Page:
There were 14 crew positions on the AC-130A: pilot, co-pilot, navigator, flight engineer, fire control officer, electronic warfare officer, two sensor operators, illuminator operator and five gunners.

Officials explained how the gunships were developed during the 1960s for close air support and vehicle interdiction, supporting the Army and other ground troops. As the gunship evolved into the present-day sophistication, it also became useful in armed interdiction and reconnaissance, armed escort, forward air control and search-and-rescue operations.

Not surprisingly, these gunships and their crews were often placed in harm's way.

Maj. Gen. James L. Hobson, commander of Air Force Special Operations Command, praised the reservists and the AC-130A's who flew in Vietnam and recent conflicts. Hobson said they were "always dependable and ready for action in any place." High praise coming from the man who commands one the most exacting fighting forces in the world.

Because these planes and their crews have been through some very tough fights in their day, there are scars.

The "First Lady," for example, had her nose shot off in Vietnam when a 37mm shell destroyed everything below the crew deck. Blair said all the hardware in the front of the aircraft had to be repaired. Afterward it was 100 percent, except for a "shimmy."

"She said doggone-it, my nose gear got blown off, so I'm going to shimmy forever," Blair said.

While its days to shimmy in flight may be over, the sons and daughters of the "First Lady," and generations of Air Force people to come, can see it in the near future at the Eglin Air Force Base Armament Museum. The "First Lady" will rest beside the B-52 and other planes that proved their mettle during Vietnam.

An era ended when the "First Lady" made its last flight before retiring at Duke Field, Fla., Sept. 10. The "First Lady" has flown for 40 years, and is the first production C-130. It was converted to an AC-130A gunship during the Vietnam War. The retirement also marks the formal end of the Air Force Reserve flying the AC-130A gunships.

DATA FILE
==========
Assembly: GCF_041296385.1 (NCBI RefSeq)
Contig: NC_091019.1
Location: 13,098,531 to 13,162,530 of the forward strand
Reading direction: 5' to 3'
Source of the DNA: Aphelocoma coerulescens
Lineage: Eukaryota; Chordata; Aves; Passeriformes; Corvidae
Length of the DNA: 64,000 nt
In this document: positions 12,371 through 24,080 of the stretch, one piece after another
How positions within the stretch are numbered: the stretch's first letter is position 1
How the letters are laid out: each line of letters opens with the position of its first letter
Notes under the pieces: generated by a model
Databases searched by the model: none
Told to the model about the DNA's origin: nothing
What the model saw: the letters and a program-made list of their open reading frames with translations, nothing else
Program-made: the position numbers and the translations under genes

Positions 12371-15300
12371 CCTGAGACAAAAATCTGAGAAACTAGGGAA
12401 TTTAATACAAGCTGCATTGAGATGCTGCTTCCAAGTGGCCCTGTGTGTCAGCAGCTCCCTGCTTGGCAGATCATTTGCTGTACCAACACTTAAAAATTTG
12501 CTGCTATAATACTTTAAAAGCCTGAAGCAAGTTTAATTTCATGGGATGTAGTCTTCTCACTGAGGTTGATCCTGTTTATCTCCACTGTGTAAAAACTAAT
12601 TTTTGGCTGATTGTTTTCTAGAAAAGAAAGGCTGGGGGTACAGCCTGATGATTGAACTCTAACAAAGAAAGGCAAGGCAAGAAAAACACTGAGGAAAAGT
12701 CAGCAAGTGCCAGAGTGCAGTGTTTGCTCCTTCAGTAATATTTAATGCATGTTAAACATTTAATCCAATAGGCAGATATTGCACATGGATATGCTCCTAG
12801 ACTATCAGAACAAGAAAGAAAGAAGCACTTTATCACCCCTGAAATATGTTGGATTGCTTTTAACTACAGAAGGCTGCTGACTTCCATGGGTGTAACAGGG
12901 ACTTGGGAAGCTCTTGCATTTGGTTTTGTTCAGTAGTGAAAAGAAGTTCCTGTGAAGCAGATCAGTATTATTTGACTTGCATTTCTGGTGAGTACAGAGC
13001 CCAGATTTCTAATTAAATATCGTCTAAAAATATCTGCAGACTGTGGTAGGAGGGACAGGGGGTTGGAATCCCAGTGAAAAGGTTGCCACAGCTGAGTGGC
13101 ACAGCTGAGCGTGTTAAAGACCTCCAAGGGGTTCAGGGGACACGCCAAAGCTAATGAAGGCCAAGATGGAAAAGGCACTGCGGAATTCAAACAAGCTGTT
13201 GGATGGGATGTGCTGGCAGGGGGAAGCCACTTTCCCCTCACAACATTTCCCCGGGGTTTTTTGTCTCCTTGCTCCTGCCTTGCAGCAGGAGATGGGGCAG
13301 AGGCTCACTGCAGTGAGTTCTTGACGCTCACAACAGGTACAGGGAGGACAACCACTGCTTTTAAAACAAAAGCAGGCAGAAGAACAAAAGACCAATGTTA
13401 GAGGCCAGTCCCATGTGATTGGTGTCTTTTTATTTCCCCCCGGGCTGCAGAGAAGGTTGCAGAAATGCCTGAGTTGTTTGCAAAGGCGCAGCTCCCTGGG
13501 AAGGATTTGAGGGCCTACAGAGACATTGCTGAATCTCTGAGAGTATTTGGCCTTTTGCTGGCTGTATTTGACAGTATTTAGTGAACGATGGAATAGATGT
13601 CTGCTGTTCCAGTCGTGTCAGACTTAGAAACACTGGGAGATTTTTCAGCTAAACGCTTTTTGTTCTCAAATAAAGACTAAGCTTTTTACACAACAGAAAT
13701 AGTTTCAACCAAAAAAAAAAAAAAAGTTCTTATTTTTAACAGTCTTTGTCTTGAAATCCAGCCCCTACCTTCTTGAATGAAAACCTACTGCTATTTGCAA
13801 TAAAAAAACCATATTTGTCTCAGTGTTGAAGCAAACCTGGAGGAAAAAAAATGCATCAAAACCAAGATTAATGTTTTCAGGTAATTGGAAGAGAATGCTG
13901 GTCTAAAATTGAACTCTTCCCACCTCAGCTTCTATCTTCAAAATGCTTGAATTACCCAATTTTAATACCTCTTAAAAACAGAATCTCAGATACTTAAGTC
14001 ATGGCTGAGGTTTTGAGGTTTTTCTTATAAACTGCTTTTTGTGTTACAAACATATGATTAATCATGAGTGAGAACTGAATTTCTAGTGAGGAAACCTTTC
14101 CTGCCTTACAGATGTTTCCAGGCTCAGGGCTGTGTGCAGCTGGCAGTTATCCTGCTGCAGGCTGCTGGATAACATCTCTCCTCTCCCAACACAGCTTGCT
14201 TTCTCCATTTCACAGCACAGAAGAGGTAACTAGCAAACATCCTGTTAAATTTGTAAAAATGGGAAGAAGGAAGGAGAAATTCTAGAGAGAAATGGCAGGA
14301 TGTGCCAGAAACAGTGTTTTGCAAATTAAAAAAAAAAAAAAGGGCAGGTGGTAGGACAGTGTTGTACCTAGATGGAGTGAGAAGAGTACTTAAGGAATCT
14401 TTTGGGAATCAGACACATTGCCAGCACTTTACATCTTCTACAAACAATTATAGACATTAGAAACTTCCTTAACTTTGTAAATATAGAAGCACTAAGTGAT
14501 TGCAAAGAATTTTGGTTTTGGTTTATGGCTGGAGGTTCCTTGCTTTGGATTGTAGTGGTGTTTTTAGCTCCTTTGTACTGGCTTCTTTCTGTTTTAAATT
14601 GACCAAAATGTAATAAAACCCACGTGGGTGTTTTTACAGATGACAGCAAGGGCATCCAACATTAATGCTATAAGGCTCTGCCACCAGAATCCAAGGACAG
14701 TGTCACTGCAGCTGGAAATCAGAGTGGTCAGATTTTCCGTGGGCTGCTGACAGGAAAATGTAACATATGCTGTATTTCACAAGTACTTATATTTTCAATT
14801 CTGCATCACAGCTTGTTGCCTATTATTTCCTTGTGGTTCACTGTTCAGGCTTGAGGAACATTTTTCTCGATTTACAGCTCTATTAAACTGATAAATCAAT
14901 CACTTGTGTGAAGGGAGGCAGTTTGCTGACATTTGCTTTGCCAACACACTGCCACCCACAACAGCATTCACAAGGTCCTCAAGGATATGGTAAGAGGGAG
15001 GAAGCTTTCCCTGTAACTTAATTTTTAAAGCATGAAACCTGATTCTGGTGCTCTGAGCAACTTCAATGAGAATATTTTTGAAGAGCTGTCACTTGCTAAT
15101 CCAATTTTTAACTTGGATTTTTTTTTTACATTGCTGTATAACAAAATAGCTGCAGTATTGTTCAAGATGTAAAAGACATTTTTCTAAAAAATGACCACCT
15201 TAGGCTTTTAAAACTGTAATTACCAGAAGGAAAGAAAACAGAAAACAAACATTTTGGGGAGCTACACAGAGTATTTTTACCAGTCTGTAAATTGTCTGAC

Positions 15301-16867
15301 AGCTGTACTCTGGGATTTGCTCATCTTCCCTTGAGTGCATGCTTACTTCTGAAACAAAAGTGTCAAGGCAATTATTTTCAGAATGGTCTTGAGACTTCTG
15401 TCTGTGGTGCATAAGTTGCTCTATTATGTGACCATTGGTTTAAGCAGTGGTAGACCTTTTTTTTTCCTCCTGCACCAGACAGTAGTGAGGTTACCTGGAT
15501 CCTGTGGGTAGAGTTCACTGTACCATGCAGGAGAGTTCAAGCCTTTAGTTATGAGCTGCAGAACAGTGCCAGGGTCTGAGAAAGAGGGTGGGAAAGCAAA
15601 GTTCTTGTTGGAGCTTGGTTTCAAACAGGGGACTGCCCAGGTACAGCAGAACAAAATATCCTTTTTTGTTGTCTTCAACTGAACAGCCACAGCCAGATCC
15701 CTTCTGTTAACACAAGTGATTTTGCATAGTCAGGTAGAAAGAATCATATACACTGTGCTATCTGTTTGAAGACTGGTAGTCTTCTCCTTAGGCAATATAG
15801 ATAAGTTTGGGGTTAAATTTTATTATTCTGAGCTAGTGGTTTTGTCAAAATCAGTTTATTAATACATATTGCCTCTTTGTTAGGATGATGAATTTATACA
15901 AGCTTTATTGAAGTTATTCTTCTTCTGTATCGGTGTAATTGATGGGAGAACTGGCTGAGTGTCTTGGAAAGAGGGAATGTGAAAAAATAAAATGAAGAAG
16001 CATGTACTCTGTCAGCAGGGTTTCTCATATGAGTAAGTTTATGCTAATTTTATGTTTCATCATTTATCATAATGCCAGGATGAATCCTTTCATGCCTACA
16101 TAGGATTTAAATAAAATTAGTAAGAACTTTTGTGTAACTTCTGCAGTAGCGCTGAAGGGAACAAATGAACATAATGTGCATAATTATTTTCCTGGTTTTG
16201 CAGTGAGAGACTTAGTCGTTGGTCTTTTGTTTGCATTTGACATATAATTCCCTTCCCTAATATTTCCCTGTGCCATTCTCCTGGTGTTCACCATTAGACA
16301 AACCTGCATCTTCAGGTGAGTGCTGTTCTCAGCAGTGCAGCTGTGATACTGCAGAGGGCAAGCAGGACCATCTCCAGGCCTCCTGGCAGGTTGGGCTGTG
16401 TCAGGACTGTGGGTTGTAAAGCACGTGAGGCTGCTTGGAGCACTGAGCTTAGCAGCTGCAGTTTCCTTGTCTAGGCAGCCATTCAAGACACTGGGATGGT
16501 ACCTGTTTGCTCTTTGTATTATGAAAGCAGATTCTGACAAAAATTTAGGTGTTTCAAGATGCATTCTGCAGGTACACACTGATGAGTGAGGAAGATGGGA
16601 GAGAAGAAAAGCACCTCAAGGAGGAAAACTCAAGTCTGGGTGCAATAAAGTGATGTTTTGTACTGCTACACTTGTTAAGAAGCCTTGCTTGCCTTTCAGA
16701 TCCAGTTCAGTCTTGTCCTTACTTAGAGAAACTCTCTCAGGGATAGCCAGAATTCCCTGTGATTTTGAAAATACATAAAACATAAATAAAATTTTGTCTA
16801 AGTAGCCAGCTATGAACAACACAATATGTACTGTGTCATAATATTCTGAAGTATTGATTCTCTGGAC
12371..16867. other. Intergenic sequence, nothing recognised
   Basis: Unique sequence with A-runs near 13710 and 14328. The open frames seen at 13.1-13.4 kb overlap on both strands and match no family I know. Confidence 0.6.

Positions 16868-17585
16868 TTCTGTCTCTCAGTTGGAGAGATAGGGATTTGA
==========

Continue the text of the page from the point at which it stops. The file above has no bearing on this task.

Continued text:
Inhoud

Background and requirements Edit

The Korean War showed that World War II-era piston-engine transports—Fairchild C-119 Flying Boxcars, Douglas C-47 Skytrains and Curtiss C-46 Commandos—were no longer adequate. Thus, on 2 February 1951, the United States Air Force issued a General Operating Requirement (GOR) for a new transport to Boeing, Douglas, Fairchild, Lockheed, Martin, Chase Aircraft, North American, Northrop, and Airlifts Inc.

The new transport would have a capacity of 92 passengers, 72 combat troops or 64 paratroopers in a cargo compartment that was approximately 41 ft (12 m) long, 9 ft (2.7 m) high, and 10 ft (3.0 m) wide. Unlike transports derived from passenger airliners, it was to be designed specifically as a combat transport with loading from a hinged loading ramp at the rear of the fuselage. A notable advance for large aircraft was the introduction of a turboprop powerplant, the Allison T56 which was developed for the C-130. It gave the aircraft greater range than a turbojet engine as it used less fuel. Turboprop engines also produced much more power for their weight than piston engines. However, the turboprop configuration chosen for the T56, with the propeller connected to the compressor, had the potential to cause structural failure of the aircraft if an engine failed. Safety devices had to be incorporated to reduce the excessive drag from a windmilling propeller. [4]

Design phase Edit

The Hercules resembled a larger four-engine version of the C-123 Provider with a similar wing and cargo ramp layout that evolved from the Chase XCG-20 Avitruc, which in turn, was first designed and flown as a cargo glider in 1947. [5] The Boeing C-97 Stratofreighter had rear ramps, which made it possible to drive vehicles onto the airplane (also possible with forward ramp on a C-124). The ramp on the Hercules was also used to airdrop cargo, which included a Low-altitude parachute-extraction system for Sheridan tanks and even dropping large improvised "daisy cutter" bombs. The new Lockheed cargo plane had a range of 1,100 nmi (1,270 mi 2,040 km) and it could operate from short and unprepared strips.

Fairchild, North American, Martin, and Northrop declined to participate. The remaining five companies tendered a total of ten designs: Lockheed two, Boeing one, Chase three, Douglas three, and Airlifts Inc. one. The contest was a close affair between the lighter of the two Lockheed (preliminary project designation L-206) proposals and a four-turboprop Douglas design.

The Lockheed design team was led by Willis Hawkins, starting with a 130-page proposal for the Lockheed L-206. [6] Hall Hibbard, Lockheed vice president and chief engineer, saw the proposal and directed it to Kelly Johnson, who did not care for the low-speed, unarmed aircraft, and remarked, "If you sign that letter, you will destroy the Lockheed Company." [6] Both Hibbard and Johnson signed the proposal and the company won the contract for the now-designated Model 82 on 2 July 1951. [7]